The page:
The fourth annual Irish Film Festival kicked off in it’s 2018 run at Paddington’s Chauvel Cinema with a sold-out screening of Maze, based on the 1983 breakout of a heavily-fortified prison in Northern Ireland.
The Festival, which has grown exponentially from its beginnings at the Chauvel in 2015, enjoyed a thriving night at the classic cinema, replete with Irish tunes, samples of Jameson and a preview of the films that will see out the Festival’s Sydney run before it proceeds to Melbourne’s Palace Kino Cinemas next week.
Having built on the success of its eclectic 2016 and 2017 runs, the 2018 iteration coincides with last week’s anniversary of the 1998 Good Friday Agreement, and will showcase a series of films highlighting the history of Northern Ireland.
A dramatization that is tragically analogous to the historic tensions and confrontations between Republican and Loyalist forces, the opening choice Maze is a heavily involving, at times political drama that in it’s treatment of contentious issues capably refrains from being too pointed or heavy-handed. Ultimately a thriller reminiscent of the best prison-set films, the well-drawn interactions between the prison guards and inmates are among Maze’s highlights, as are the detailed, patient depictions of both the break-out’s planning and execution.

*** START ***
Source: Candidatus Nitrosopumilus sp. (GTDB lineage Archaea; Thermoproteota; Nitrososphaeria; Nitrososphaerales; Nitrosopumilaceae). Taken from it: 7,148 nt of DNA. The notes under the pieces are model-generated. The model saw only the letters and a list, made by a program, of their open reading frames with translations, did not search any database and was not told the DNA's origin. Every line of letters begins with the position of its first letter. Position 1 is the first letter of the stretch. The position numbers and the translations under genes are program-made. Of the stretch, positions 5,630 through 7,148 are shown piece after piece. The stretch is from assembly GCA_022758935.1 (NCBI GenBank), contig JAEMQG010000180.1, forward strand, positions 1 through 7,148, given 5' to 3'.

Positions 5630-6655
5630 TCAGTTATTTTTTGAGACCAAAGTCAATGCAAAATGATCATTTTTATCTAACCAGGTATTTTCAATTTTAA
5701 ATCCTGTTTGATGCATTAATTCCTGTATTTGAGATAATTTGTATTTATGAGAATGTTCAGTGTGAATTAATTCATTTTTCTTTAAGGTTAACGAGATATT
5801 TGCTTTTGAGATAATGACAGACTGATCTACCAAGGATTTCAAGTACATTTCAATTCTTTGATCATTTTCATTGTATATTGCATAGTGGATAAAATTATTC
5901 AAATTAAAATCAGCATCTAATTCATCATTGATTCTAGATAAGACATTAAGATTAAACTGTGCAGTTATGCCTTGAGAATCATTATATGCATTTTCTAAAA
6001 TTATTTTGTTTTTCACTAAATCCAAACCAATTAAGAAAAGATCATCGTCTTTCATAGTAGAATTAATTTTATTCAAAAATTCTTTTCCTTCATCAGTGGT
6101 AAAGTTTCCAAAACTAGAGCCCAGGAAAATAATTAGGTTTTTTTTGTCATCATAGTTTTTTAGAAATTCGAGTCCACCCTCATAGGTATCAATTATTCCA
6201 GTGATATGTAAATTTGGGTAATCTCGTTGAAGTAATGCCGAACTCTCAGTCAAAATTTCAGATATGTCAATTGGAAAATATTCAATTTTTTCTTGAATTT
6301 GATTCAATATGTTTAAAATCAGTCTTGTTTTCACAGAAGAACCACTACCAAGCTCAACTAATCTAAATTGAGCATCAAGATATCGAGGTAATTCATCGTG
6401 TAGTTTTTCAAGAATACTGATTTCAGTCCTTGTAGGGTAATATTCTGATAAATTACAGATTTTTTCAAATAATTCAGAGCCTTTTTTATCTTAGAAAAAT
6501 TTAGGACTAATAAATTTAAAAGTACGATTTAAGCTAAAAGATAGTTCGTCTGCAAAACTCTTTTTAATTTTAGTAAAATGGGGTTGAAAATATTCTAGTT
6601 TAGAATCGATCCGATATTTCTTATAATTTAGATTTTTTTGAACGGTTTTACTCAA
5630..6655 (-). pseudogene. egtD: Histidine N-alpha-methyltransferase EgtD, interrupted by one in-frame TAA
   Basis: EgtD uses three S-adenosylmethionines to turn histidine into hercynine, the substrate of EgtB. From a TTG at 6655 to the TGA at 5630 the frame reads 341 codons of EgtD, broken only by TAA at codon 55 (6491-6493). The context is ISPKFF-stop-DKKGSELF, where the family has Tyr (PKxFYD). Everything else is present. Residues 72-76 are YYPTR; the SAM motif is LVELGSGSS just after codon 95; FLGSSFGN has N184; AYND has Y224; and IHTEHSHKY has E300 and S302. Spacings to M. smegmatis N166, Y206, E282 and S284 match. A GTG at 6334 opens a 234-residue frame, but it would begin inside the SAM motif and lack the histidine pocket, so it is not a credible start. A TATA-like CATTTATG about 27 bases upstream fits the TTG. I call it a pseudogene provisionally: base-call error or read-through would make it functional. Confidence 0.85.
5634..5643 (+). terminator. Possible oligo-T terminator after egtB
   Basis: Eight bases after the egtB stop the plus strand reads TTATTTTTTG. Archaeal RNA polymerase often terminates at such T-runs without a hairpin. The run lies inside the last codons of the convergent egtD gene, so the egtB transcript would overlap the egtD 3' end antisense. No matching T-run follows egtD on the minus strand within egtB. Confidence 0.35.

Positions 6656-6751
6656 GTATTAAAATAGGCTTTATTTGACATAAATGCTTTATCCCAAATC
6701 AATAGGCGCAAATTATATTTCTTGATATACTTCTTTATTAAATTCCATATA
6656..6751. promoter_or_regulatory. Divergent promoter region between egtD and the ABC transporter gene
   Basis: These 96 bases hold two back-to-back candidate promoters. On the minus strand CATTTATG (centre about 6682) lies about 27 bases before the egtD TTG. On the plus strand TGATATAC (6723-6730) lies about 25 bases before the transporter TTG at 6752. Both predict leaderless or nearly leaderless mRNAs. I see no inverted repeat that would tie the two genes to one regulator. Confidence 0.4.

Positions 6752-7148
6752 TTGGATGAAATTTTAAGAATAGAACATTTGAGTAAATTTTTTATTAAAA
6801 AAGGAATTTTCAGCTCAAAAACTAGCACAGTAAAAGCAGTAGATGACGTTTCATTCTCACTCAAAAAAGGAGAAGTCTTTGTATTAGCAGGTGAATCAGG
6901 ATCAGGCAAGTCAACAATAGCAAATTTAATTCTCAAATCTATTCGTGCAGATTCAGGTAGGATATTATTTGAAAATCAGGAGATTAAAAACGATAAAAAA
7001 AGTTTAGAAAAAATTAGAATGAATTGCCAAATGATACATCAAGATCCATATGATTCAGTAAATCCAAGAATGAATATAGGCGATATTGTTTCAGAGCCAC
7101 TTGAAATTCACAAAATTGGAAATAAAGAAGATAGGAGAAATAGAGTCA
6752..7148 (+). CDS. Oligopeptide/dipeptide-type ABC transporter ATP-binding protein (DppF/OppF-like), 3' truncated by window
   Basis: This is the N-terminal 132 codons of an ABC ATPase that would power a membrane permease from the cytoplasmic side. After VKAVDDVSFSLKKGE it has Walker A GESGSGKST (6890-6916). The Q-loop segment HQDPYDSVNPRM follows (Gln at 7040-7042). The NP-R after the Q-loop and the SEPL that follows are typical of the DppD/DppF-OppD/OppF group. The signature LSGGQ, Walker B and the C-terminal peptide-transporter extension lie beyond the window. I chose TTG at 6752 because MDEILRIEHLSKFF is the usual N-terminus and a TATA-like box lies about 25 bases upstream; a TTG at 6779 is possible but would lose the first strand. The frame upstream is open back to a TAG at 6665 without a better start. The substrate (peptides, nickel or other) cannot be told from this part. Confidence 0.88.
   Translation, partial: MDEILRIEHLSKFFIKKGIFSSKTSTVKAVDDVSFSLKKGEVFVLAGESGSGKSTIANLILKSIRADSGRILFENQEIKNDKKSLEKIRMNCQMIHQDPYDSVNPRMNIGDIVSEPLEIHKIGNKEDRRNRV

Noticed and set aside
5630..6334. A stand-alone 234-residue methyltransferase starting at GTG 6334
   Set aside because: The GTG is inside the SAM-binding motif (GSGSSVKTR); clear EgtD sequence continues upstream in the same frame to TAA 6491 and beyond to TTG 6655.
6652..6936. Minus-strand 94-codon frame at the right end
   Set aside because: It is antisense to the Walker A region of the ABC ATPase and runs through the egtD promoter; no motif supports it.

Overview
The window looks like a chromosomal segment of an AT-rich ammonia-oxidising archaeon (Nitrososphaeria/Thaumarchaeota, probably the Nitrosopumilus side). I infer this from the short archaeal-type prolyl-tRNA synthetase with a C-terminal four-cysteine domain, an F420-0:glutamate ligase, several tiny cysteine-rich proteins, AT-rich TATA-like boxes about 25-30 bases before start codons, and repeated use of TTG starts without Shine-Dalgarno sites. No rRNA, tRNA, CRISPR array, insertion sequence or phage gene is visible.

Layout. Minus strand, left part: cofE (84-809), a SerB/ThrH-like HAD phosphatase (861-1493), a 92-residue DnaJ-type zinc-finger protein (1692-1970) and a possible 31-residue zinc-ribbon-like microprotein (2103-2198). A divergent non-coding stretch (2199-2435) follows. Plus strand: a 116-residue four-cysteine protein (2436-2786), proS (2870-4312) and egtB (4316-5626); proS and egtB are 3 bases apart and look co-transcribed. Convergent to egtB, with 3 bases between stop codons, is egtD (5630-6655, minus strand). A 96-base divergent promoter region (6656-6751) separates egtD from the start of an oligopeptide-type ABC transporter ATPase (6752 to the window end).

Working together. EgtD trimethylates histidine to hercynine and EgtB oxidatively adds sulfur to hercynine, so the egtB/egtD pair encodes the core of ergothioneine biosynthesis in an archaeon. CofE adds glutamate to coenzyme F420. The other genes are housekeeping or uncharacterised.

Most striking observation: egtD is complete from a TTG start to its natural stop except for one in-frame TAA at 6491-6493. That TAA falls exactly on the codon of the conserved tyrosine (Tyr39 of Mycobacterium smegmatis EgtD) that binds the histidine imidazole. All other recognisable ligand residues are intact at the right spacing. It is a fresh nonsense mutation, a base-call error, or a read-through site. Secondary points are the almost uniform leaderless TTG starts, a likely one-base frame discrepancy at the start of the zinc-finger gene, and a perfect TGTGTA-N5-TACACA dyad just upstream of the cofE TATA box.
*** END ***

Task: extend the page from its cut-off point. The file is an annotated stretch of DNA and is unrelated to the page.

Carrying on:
Maze, which enjoyed an additional screening at Sydney’s Penrith Gaels Club on Wednesday, will screen again on Sunday following The Journey, a dramatization of a lengthy encounter between Martin McGuinness and Ian Paisley. A series of Australian and Irish shorts will also screen at the Festival, as will The Lodgers, a 1920’s set gothic horror.
Among the patrons packing out the venue where first-time visitors to Sydney Maurice Fitzpatrick and Trevor Birney who flew from Ireland for the occasion. Birney, the Producer of the new Alex Gibney documentary No Stone Unturned, chronicling an examination of the 1994 Loughinisland massacre, will be appearing for a special Q&A following the screening on Saturday. Fitzpatrick, the Director of In the Name of Peace; John Hume in America, will attend the screening of his documentary tonight, which, along with the each of the Festival screenings, is also an Australian premiere.
The Irish Film Festival screens at Sydney’s Chauvel Cinema from April 19-22 and at Melbourne’s Palace Kino Cinemas from April 26-28 – see here for interview with Festival Director Enda Murray
Coverage on Film Fight Club